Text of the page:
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Resolved, That in view of the limited time in which we are called upon to fill our present quota of nine-months men, it is earnestly recommended that the citizens close their several places of business at the hour of four P. M., and thereafter on each day until the full number of men is secured.

On the 30th of September an order was passed ‘authorizing the city treasurer to pay as a bounty, out of the militia fund, the sum of one hundred dollars each to all persons, residents of Springfield, who have been, or may be, within thirty days from this date, mustered into the service of the United States at “Camp Banks,” 1 as members of the “Union Guards,” even though the number of men thus paid would exceed the quota required of the city of Springfield under the call of the President for three hundred thousand men for nine months service.’

Mr. Folsom, the city treasurer and clerk of Springfield, writes:—

‘The sentiments of our citizens have been much better expressed by the promptness with which they met every call of the President for troops, and by the liberality in voting money for bounty and other necessary expenditures, than by resolutions written and recorded; consequently I can report but an extract from the only resolutions relating directly to war matters passed by the city council during the war; and, with the recommendations therein expressed, will say, that nearly all places of business were promptly closed, and mass meetings of the citizens, presided over by the mayor, were held daily—Sundays not always excepted—in front of the city hall, until the quota was filled. As will be seen by the order passed Sept. 30, 1862, which I enclose, we did not stop the good work as soon as our quota was filled, but continued the payment of bounties until we exceeded the quota, so that we were able to furnish Boston with one hundred and eight men, West Springfield with eleven, Westfield with ten, Chester with ten, Agawam with seven, and Holland and Monson with two each.’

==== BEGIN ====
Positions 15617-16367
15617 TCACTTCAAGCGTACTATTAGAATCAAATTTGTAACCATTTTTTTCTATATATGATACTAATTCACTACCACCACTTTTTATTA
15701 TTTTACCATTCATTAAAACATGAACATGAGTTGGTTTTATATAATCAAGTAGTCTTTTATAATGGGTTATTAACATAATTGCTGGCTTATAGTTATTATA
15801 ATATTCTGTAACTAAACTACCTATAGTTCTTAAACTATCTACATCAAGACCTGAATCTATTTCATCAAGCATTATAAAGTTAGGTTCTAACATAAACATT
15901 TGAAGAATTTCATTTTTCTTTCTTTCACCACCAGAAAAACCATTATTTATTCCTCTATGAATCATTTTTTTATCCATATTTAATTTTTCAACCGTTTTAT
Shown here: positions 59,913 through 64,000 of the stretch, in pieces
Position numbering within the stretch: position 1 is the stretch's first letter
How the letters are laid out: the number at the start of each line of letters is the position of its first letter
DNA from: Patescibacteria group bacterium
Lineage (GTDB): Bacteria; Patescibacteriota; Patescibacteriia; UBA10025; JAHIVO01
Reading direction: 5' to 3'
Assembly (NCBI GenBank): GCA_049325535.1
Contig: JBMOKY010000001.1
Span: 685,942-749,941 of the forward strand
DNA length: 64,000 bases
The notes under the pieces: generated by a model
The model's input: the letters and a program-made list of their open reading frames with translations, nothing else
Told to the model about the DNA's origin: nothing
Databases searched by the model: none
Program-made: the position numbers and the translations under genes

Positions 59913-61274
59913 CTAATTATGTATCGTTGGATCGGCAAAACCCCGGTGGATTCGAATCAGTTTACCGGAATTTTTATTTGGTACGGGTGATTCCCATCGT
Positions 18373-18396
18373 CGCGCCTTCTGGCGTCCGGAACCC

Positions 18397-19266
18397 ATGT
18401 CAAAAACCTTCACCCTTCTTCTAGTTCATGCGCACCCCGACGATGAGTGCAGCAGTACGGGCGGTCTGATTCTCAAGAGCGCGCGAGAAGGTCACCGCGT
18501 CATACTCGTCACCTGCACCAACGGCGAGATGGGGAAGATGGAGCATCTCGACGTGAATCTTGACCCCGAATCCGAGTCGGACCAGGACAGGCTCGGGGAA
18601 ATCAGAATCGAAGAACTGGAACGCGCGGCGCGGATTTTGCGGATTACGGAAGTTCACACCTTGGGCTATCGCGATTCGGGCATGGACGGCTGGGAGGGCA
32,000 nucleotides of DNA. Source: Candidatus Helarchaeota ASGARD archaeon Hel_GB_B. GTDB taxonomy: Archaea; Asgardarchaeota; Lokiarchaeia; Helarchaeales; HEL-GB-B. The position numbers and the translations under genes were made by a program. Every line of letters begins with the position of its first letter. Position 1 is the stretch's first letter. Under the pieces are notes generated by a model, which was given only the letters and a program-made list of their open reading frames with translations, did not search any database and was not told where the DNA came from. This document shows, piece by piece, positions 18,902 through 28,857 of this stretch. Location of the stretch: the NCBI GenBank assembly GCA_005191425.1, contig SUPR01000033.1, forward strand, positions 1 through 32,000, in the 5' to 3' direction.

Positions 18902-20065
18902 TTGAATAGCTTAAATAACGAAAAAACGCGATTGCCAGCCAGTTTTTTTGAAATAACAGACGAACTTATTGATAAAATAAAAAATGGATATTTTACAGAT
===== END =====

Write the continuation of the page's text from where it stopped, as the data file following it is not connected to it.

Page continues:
Springfield furnished twenty-five hundred men for the war, which was a surplus of two hundred and six over and above all demands. Ninety-six were commissioned officers. The whole amount of money appropriated and expended by the city on

1 ‘Camp Banks’ was a military camp established a few miles from the city of Springfield.

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